A federal judge has ruled that Ashley Judd can move forward with her lawsuit against Harvey Weinstein, although the parameters of her suit have been narrowed.
According to The Hollywood Reporter, U.S. District Court Judge Philip Gutierrez has ruled that Judd’s suit against the disgraced movie mogul can proceed; however, the 50-year-old actress will only be permitted to move forward with her claims of defamation and tortious interference, with the judge rejecting her claim of sexual harassment.
Judd’s lawsuit stems from a 2017 interview with director Peter Jackson, who claimed that he was instructed by Weinstein’s camp that Judd and fellow actress Mira Sorvino were “a nightmare to work with and we should avoid them at all costs… in hindsight, I realize that this was very likely the Miramax smear campaign in full swing,” said Jackson. “I now suspect we were fed false information about both of these talented women — and as a direct result their names were removed from our casting list.”
Sorvino and Judd have both alleged that Weinstein used his clout to deliberately harm their careers after each actress rebuffed his sexual advances.
The judge’s decision arrived the day after Weinstein’s attorneys presented their arguments that Judd’s case should be dismissed entirely.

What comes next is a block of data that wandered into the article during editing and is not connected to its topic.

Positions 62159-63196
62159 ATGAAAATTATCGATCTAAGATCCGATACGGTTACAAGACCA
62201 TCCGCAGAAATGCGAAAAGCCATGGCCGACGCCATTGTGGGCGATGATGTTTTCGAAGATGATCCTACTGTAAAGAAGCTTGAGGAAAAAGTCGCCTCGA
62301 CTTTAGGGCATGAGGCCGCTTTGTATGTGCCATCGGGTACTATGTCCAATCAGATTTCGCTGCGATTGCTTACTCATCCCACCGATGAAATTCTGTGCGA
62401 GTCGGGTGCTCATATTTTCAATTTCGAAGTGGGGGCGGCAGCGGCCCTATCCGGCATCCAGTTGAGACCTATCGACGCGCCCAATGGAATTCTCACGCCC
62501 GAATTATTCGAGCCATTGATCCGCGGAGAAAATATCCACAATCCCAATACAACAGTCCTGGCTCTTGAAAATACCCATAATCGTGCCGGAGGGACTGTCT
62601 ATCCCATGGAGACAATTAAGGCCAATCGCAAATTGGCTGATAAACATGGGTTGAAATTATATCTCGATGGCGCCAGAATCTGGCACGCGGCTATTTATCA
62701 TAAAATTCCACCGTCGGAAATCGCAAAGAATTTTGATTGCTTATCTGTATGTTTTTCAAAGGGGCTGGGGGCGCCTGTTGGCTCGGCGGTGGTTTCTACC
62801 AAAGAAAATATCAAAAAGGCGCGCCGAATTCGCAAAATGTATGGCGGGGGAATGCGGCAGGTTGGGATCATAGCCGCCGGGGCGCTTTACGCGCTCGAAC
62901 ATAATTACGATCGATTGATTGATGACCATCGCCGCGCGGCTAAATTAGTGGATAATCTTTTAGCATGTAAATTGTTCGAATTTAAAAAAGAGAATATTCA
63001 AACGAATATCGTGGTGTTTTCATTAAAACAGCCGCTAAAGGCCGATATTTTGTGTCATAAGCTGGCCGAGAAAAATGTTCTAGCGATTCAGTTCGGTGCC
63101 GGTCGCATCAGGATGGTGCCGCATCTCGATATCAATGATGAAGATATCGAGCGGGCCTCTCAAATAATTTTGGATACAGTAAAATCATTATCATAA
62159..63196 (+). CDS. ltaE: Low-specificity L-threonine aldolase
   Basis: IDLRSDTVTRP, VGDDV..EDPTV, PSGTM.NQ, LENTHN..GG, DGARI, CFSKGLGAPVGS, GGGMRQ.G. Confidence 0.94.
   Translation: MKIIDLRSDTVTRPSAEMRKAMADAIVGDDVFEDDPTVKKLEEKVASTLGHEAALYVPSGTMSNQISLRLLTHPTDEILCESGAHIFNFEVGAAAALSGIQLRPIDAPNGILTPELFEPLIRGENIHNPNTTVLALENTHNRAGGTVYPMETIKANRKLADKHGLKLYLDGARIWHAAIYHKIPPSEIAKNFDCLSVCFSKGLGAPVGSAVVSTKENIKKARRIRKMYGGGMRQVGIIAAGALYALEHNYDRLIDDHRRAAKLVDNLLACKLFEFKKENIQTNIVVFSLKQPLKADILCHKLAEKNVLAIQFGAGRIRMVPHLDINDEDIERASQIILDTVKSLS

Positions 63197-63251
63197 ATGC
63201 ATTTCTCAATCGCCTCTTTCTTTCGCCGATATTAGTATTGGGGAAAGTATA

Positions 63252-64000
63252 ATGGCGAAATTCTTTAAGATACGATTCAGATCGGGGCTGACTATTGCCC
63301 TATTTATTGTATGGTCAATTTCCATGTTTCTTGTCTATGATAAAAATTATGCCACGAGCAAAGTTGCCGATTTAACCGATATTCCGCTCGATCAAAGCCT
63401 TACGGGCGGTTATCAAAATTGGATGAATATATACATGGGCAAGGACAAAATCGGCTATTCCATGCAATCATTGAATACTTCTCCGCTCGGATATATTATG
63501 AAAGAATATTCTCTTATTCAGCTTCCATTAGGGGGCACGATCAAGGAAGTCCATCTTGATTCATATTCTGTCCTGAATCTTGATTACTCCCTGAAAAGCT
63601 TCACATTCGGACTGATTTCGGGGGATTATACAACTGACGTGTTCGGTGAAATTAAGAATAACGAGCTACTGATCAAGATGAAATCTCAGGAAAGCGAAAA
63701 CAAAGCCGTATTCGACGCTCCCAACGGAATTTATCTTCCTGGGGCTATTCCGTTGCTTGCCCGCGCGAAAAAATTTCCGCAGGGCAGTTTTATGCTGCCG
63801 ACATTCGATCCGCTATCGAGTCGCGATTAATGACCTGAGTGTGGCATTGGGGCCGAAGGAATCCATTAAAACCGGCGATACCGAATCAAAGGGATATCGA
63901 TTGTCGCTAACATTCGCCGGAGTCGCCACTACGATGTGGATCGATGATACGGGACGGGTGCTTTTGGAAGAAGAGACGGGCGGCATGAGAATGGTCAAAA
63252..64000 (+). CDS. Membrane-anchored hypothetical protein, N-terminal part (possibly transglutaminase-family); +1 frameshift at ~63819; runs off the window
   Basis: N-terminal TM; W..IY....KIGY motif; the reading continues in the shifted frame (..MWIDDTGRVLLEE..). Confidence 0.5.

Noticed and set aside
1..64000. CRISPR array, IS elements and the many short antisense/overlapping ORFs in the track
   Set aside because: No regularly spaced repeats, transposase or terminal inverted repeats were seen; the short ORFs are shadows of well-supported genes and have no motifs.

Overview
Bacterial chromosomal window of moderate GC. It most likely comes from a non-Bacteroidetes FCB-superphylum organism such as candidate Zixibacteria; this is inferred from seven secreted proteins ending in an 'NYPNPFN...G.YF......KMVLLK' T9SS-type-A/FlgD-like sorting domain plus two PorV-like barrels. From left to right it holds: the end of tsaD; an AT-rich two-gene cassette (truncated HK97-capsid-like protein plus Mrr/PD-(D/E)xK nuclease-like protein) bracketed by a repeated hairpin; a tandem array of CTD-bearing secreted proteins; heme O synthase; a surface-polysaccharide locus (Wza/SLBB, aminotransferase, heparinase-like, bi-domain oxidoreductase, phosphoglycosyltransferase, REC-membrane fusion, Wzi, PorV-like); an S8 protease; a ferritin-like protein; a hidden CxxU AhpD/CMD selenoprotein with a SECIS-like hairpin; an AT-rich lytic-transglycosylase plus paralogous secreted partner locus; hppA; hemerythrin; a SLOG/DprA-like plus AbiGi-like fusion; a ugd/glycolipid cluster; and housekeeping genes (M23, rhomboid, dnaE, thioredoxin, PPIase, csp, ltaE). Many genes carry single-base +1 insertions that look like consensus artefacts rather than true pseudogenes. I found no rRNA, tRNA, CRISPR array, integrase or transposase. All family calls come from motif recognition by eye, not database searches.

In rejecting Judd’s sexual harassment complaint, the judge wrote that he doubts the specific statute evoked in her lawsuit “can ever properly be applied to a relationship between a potential employer and a prospective employee.”
He did, however, allow her to proceed with her claim of tortious interference, supporting Judd to move forward with her allegation that Weinstein badmouthing Judd to Jackson cost her a potential role in a film that went on to become an Oscar-winning blockbuster.
“At this point, no evidence has been presented about whether it is common in the industry for actors to inquire into why they were not cast, and further, no evidence has been presented as to whether Jackson and Walsh would have informed Plaintiff about Defendant’s statements had she asked them why she was not given a role in the ‘Lord of the Rings’ films,” states the judge’s order. “Taking Plaintiff’s allegations as true — as the Court must at this stage — the Court concludes that she has raised a plausible inference that she would not have been able to learn about Defendant’s statements during the limitations period, even if she had conducted a diligent investigation.”
In addition, the judge ruled that Judd’s defamation claim can likewise move ahead, despite the argument of Weinstein’s lawyers that his claim to Jackson that he had “bad experiences” with Judd was simply an opinion. The judge, however, didn’t see things that way, buying into Judd’s assertion that “she can prove these statements false because Defendant had no previous professional interaction with her and her short two-day experience working on the Miramax film ‘Smoke’ (where she alleges that she did not interact with Defendant) was uniformly positive. The Court agrees with Plaintiff.”